April 3, 2023 | Flash Brief

U.S., Iran Reportedly Discussing New Interim Nuclear Deal

April 3, 2023 | Flash Brief

U.S., Iran Reportedly Discussing New Interim Nuclear Deal

Latest Developments

Axios reported today that the Biden administration has been discussing the contours of a new nuclear deal with Tehran since January. The prospective agreement would lift some U.S. sanctions on Iran in exchange for the regime freezing some parts of its nuclear program. Tehran thus far has reportedly rejected the U.S. offer. The potential accord comes despite public U.S. assurances as recently as last month that a return to the Iran nuclear deal “hasn’t been on the agenda for months now.”

Expert Analysis

“Under this ‘less for more’ deal, Tehran will give up few nuclear concessions, keep most of its important nuclear advancements, and get billions of dollars to rescue its failing economy. Too many will see the hope of a longer and stronger agreement. But they will be like pilgrims in the desert looking at the horizon and seeing a mirage.” Mark Dubowitz, FDD CEO

“President Biden risks undermining American support for the war in Ukraine by asking Congress to approve billions of taxpayer dollars to support Kyiv while offering Iran billions of dollars to help resupply Moscow. In light of Tehran’s assassination threats against U.S. officials and ongoing protests inside Iran, the administration will likely face stiff bipartisan resistance to this plan.” Richard Goldberg, FDD Senior Advisor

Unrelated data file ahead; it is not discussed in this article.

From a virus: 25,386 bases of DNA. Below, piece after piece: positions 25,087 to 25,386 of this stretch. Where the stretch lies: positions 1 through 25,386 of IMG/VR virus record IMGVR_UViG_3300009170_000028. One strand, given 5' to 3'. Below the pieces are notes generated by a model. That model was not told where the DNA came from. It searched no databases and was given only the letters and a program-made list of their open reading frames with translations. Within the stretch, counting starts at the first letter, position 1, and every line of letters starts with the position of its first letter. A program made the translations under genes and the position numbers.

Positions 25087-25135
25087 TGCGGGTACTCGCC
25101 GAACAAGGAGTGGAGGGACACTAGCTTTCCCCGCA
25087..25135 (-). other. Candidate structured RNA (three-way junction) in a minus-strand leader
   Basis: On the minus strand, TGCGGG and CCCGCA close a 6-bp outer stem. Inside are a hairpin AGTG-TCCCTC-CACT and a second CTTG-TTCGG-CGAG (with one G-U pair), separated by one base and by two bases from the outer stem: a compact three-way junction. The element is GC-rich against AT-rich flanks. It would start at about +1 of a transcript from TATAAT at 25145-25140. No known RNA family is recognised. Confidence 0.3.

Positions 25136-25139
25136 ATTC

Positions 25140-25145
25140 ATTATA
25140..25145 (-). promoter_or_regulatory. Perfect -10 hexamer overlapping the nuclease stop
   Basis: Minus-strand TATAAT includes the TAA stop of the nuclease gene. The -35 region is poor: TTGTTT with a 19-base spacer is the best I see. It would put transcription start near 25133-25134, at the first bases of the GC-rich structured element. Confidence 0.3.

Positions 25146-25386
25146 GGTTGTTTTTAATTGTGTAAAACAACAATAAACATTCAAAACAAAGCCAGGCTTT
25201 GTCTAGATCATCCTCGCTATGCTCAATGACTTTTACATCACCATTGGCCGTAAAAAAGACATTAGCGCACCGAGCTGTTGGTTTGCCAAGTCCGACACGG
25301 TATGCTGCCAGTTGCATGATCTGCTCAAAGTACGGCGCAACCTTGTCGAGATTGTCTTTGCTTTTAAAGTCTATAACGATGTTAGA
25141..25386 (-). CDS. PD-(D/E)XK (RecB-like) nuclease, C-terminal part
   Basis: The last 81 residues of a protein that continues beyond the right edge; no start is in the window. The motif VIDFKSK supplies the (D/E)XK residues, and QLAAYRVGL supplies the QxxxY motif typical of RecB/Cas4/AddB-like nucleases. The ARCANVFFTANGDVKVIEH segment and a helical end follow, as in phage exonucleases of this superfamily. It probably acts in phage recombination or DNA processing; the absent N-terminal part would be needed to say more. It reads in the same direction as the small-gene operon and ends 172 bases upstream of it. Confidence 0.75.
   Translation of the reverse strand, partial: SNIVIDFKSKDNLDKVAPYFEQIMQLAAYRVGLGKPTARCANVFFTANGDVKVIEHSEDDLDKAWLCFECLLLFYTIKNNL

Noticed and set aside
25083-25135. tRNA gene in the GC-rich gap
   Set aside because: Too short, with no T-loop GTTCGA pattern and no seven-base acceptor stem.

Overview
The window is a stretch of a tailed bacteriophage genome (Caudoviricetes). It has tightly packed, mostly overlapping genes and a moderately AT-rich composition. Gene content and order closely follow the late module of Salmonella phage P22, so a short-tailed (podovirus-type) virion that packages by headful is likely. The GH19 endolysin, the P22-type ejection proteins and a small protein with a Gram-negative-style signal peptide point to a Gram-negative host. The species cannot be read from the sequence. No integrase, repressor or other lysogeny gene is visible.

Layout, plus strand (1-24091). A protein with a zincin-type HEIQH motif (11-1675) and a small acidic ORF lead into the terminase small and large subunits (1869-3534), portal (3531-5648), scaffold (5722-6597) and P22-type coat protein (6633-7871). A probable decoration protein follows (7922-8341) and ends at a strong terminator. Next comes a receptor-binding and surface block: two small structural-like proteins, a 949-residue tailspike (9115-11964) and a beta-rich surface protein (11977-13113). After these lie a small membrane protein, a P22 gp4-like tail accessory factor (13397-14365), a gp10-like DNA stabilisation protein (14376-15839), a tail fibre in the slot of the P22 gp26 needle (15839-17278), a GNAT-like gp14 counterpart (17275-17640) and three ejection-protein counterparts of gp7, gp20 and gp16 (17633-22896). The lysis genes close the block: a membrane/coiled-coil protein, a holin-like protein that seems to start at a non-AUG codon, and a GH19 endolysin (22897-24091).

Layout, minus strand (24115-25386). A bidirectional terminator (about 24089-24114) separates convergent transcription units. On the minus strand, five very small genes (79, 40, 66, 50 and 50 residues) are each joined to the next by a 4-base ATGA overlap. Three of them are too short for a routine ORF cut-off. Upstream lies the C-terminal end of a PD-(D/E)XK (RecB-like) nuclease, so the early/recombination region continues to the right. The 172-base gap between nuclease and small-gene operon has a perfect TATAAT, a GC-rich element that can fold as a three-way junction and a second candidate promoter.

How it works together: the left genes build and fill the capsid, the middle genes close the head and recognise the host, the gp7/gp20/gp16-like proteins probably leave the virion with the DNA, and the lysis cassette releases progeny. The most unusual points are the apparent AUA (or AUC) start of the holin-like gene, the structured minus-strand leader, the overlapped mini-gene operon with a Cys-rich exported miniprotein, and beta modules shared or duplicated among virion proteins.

What Could a Deal Look Like?

The Axios report fails to specify the sanctions that the prospective deal would lift, but it says that Tehran’s main concession would be a halt to the production of 60-percent enriched uranium – potentially leaving a turn-key nuclear weapons-capability intact. Last year, the Biden administration offered to provide Iran upfront non-statutory sanctions relief as part of a deal in exchange for a similar halt. In particular, the offer would have rescinded three executive orders sanctioning Iran’s petrochemical, automotive, construction, iron, steel, aluminum, copper, mining, manufacturing, textiles, and financial sectors, including 17 Iranian banks. Many of these sectors are tied to the Islamic Revolutionary Guard Corps, a U.S.-designated foreign terrorist organization. FDD previously estimated that rescinding these executive orders could provide Iran with sanctions-free access to least $30 billion in annual export revenue.

Congressional Review

The Iran Nuclear Agreement Review Act (INARA) of 2015 prohibits the president from suspending statutory sanctions as part of any nuclear agreement with Iran until Congress has reviewed and possibly voted on the deal over a 30-day period. The Biden administration’s new agreement would likely face congressional concerns that providing sanctions relief to Tehran will subsidize Iran’s sponsorship of terrorism against Americans, fund Russia’s war in Ukraine, and abandon Iran’s popular uprising — all while leaving Iran on the brink of a nuclear breakout. However, if President Biden limits U.S. sanctions relief to rescinding the three executive orders, he may have no legal obligation to submit the deal for congressional review pursuant to INARA.

Related Analysis

Iran Deal May Provide Billions in IRGC-Connected Sanctions Relief Prior To Congressional Review,” FDD Flash Brief

Less for More Is the Worst Deal of All,” by Jacob Nagel and Mark Dubowitz


Iran Iran Nuclear Nonproliferation